I do not anticipate this response from that exercise. In fact, I was never melancholy or sad when I was actually at that place. I was usually very happy, unless I saw a snake or was stung by a bee.

But sensorally creating that particular place at this time in my life produces a quite different emotional experience from that of the original experience.

Why? I can only guess. Since that time, Mom and Dad divorced, and much later Mom died. Maybe going back to that place triggers sadness that the perfect world of the nine year old boy that was me then is missed, and longed for now.

Does it matter why? No. What matters is that by creating that particular place sensorally, I have an honest emotional response, and I can use that exercise to produce the same emotional response on stage or in front of a camera. And that makes me happy!

NOTE: After practicing this exercise several times, it only takes about 5 – 15 seconds for it to work. I never have to get beyond simply ” seeing” the stream, and I’m where I wish to be emotionally.

[Above] Actress Melissa Mayo is totally unaware of the camera as she sensorally creates a “personal object”.Although creating a simple sensory exercise,

Cold Shower Exercise

[Above] While creating a “cold shower” sensory exercise, actor Philip Watt appears as though he might have just discovered his entire family brutally murdered.


Strasberg developed these exercises over a period of time, until they became many in number, and combination. The student begins with a coffee cup as his first exercise.

The idea is to find a simple coffee cup at home, fill it with coffee or your favorite morning drink, and explore every sensory aspect of the cup in minute detail every day for at least fifteen minutes. Let your mind ask the questions, and your senses provide the answers. When you have done this, you are to recreate the cup without actually having the real cup as a reference. If the exercise is successful, you will actually “see”, “touch”, “taste”, “smell” and “hear” the cup and the coffee, as though it were there right in front of you. Your senses will faithfully recreate the cup and drink for you.

1) First, get in a chair and do the relaxation exercise.

2) When you are relaxed, begin exploring the cup with one of your five senses. I like to start with the sense of sight, because for me it is a very strong sense. As your eyes view the cup, your mind should answer every detail about the visual aspects of the cup: how tall is the cup? what is the diameter of the cup? what color is the cup? of what material is the cup made? what are the dimensions of the cup’s handle? are there ridges on the cup’s lips (what dimensions?)? is there artwork or ceramic design on the cup (what shape, color?)? are reflections from the lights in the room visible on the cup (where, what color?)? when do I first see the coffee inside the cup as I approach the cup to look in? is the cup glazed? are there flaws in the cup (what kind, what size?)?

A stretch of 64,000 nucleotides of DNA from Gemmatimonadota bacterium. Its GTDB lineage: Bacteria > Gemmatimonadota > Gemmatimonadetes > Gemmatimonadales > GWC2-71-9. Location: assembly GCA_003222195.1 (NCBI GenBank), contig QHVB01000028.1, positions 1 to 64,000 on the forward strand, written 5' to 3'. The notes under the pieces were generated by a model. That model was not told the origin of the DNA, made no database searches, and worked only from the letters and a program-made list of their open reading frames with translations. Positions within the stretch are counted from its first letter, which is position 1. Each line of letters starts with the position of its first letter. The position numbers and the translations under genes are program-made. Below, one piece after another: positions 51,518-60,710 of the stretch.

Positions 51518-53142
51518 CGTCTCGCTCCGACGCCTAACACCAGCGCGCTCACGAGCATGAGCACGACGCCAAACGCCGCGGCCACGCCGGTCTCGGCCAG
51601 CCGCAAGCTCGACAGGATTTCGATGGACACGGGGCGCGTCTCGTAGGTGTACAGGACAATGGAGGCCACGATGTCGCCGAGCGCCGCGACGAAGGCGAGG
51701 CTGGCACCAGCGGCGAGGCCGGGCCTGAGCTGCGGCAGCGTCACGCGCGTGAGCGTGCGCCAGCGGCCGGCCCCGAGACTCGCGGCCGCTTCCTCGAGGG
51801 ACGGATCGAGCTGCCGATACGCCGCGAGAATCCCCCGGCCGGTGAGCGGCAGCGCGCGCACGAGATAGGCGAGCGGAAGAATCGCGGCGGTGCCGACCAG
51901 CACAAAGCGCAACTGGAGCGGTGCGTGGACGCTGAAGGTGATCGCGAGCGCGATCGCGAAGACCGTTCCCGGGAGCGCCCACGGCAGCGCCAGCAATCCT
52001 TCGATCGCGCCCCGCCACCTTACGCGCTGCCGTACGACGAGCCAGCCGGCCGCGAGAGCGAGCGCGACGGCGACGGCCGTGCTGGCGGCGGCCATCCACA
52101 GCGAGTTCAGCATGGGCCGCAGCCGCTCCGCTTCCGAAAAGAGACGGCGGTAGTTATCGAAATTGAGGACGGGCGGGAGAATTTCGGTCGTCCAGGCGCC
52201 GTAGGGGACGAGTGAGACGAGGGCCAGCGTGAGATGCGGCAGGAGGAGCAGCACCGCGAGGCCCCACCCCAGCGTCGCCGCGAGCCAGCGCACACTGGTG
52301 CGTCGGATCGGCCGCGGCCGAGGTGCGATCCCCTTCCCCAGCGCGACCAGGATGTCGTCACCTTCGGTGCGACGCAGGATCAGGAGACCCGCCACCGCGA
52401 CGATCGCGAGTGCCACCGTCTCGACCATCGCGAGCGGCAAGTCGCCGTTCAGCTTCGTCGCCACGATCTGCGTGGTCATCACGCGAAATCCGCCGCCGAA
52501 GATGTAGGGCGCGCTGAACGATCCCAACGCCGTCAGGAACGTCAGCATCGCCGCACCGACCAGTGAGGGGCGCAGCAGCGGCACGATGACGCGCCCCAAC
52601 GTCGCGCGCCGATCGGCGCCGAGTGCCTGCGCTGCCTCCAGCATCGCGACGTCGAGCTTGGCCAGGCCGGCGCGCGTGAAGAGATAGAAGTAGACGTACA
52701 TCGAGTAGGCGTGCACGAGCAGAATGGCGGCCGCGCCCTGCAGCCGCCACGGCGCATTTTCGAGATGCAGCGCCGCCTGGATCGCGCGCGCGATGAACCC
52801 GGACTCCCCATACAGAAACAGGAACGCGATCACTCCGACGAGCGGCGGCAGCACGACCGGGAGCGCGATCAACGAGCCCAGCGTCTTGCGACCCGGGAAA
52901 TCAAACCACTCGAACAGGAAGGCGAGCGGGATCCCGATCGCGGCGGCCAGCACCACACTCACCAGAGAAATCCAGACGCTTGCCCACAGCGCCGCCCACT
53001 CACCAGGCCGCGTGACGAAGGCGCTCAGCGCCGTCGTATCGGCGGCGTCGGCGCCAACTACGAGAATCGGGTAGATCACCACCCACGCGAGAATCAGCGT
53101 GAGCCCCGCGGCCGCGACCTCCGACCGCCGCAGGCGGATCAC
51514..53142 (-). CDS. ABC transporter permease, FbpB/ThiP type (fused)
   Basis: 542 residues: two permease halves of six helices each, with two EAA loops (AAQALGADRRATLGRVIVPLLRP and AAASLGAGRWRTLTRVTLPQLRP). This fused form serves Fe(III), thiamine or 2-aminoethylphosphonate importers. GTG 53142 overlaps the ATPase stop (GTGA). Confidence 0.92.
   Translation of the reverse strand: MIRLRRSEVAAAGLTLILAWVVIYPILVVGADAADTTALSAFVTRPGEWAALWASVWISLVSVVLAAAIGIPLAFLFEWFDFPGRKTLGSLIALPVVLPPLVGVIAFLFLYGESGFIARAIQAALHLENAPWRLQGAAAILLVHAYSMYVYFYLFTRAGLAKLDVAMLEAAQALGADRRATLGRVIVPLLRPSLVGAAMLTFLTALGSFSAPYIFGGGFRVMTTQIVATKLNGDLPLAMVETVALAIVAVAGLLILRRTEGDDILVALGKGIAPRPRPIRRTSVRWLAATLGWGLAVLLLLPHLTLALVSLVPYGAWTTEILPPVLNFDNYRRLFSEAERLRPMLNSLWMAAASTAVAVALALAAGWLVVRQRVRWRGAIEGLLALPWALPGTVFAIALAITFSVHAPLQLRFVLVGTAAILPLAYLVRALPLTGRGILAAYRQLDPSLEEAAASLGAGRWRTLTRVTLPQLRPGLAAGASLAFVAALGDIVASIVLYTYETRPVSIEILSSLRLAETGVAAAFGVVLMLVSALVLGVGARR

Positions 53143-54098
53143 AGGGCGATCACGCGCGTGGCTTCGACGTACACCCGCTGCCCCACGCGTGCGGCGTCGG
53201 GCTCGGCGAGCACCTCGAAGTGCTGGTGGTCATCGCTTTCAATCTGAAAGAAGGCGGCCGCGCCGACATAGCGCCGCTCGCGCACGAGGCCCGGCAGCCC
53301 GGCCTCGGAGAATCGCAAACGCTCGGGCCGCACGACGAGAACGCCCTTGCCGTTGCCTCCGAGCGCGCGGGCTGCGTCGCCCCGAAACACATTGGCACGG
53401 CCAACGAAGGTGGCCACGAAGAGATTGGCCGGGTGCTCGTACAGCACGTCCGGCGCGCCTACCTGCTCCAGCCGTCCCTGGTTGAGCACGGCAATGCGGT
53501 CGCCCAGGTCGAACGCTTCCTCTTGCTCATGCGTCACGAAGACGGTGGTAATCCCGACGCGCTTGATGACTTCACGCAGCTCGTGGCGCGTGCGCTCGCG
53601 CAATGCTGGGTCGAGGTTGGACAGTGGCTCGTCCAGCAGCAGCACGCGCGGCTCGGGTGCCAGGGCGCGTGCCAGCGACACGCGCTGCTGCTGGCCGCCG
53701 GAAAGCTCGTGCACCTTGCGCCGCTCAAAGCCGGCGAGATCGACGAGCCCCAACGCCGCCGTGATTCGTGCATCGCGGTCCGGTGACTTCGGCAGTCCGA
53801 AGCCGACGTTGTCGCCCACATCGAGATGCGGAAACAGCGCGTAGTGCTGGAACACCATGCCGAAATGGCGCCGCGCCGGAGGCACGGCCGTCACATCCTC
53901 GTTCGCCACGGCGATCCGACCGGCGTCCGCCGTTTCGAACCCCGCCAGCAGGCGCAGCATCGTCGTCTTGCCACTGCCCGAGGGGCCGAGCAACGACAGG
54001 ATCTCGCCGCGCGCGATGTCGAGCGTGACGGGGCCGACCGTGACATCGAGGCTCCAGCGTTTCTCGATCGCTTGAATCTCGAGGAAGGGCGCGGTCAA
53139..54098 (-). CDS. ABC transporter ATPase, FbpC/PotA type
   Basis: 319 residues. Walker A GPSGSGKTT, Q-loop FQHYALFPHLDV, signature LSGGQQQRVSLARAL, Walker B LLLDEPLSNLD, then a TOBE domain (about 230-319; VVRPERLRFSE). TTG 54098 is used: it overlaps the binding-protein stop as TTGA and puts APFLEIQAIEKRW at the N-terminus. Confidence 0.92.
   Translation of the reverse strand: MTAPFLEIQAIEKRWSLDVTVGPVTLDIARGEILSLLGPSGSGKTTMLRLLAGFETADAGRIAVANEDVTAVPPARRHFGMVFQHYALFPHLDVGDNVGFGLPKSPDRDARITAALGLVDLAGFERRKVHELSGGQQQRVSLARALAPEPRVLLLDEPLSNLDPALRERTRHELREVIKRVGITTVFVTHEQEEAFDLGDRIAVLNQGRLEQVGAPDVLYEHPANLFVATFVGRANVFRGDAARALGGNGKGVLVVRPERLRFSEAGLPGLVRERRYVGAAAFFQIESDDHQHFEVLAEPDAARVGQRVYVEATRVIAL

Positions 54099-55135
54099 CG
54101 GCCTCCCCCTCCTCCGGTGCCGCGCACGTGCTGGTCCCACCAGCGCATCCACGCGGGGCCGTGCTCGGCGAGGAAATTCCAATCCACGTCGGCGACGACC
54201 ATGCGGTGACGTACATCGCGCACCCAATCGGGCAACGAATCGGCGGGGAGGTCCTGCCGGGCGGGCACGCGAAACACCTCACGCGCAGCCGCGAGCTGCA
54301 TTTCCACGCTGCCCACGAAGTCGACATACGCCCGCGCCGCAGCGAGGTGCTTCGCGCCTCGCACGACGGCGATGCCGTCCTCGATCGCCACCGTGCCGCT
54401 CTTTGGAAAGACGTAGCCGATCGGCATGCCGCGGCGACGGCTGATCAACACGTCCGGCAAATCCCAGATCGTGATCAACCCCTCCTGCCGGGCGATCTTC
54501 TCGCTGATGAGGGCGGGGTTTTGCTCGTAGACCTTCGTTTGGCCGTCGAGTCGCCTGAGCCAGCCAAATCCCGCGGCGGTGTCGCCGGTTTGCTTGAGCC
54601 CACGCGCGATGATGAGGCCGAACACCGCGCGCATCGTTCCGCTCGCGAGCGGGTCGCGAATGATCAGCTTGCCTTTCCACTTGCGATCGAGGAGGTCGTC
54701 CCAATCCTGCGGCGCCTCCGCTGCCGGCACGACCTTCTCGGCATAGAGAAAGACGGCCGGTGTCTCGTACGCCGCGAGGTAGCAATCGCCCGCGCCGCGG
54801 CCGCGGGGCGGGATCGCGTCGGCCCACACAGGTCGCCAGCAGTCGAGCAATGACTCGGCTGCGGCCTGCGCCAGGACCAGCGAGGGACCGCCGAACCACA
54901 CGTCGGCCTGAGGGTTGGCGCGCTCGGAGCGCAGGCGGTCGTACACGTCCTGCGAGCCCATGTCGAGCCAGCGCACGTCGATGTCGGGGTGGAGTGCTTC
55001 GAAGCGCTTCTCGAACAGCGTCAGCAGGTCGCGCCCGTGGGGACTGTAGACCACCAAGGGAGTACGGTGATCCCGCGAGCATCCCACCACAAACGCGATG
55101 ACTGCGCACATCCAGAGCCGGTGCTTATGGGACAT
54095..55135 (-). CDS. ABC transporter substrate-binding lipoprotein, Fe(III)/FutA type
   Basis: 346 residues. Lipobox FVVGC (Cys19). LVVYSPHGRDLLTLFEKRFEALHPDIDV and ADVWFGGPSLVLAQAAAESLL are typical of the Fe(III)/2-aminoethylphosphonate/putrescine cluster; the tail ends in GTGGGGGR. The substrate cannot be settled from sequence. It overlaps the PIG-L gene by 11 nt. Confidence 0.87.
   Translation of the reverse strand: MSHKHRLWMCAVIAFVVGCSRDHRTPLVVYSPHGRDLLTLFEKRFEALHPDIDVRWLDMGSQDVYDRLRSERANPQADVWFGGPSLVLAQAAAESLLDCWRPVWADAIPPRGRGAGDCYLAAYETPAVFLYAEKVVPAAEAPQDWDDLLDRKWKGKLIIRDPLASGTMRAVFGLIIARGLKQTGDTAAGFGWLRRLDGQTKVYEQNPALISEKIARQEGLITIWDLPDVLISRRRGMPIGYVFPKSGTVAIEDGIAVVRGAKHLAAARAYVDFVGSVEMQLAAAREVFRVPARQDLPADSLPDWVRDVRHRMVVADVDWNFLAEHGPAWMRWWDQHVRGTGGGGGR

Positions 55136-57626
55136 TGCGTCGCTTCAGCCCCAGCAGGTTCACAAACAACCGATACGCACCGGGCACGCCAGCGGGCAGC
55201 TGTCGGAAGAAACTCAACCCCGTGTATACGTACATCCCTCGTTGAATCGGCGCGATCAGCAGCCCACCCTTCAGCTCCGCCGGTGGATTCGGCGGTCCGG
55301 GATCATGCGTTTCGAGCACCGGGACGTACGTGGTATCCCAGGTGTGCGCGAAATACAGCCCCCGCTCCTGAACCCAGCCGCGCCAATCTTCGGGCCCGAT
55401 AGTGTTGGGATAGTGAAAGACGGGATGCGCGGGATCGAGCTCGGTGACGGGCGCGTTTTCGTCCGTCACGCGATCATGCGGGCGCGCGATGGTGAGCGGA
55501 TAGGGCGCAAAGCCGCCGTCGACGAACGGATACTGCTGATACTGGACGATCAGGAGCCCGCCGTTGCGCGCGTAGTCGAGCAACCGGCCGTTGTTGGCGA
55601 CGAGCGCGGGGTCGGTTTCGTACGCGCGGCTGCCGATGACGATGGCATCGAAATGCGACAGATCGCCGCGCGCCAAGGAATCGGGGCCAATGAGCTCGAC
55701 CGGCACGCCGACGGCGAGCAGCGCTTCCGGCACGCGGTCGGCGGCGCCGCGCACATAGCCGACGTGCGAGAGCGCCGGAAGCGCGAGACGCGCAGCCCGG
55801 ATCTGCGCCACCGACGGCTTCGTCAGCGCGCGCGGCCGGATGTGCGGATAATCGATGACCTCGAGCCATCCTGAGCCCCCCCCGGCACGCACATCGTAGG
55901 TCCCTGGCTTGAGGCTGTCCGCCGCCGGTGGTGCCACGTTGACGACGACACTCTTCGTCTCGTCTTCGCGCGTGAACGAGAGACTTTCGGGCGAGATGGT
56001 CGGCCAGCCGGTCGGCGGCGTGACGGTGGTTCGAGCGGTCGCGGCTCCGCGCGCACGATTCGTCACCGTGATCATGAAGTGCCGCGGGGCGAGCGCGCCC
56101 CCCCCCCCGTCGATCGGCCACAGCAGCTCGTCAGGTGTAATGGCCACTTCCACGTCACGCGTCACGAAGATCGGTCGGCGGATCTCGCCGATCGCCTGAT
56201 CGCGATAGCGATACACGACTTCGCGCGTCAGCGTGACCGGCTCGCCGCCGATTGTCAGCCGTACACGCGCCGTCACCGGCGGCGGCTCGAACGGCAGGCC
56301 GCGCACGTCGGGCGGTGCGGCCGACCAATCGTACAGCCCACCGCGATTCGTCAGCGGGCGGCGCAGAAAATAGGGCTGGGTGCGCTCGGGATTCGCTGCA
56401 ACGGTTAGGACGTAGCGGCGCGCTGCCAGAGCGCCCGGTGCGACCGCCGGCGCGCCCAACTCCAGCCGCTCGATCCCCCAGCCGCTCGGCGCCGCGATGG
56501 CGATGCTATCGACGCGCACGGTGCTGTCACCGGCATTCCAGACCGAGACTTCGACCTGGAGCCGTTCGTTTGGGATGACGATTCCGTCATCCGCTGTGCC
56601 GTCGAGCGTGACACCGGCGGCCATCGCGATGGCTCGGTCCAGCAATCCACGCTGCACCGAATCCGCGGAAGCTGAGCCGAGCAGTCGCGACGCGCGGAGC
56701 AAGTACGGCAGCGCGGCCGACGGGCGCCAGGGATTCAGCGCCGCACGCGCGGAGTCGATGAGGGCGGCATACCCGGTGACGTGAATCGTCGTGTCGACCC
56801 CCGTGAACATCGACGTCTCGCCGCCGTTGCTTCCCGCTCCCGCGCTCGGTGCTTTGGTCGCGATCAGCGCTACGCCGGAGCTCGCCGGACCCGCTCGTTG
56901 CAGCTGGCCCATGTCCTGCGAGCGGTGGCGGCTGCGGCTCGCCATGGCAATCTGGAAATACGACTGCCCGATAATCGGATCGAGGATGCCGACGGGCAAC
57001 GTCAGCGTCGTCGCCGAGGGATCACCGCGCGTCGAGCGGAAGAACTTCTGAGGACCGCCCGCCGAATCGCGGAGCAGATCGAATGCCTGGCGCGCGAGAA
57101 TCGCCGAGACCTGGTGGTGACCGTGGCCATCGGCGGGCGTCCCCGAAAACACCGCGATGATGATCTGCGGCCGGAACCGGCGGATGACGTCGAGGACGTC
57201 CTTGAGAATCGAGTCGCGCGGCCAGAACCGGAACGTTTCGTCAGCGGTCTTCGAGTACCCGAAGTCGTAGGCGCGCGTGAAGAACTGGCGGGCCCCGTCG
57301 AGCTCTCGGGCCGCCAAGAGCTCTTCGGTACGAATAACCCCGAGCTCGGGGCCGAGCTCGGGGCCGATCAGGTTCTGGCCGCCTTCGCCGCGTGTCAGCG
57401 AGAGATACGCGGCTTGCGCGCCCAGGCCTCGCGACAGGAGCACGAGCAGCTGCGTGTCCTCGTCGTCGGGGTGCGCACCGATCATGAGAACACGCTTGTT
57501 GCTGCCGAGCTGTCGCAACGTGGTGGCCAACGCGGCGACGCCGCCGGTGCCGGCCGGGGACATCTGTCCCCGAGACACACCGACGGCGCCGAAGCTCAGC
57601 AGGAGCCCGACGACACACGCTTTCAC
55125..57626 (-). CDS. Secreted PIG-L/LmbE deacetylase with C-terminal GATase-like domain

3) After you have exhausted every possible question your mind has asked your sense of sight to answer, move on to another one of the five senses, such as “touch”, and explore in the same deliberate exhaustive manner.

4) Repeat this process for each of the senses, so that you should be able to ask the same questions and get the same answers when you no longer have the cup to refer to.

NOTE: There is no rushing through this exercise. The more time you take to explore, the better the exercise will serve you in your work as an actor. When you recreate the “imaginary” cup, it should not be pantomime, but an actual sensory exploration. You will find sensory elements of the cup appearing and disappearing as you work. This is normal.

The idea is to keep your concentration 100% focused on what you are doing. Oh, by the way, developing concentration is one of the side benefits of this exercise. Did I already say that?

I use the word “concentration” word a lot, if you haven’t noticed yet. Because the bottom line is, if the actor has not developed extremely strong powers of concentration, nothing he learns or attempts to do with his work will succeed.

For the actor, the powers of concentration and observation are much more highly developed than for his non-actor counterpart. It’s our job to study humankind and the world it lives in, and to bring the results of that observation to our work in a realistic way. For us, that’s the “art” of acting.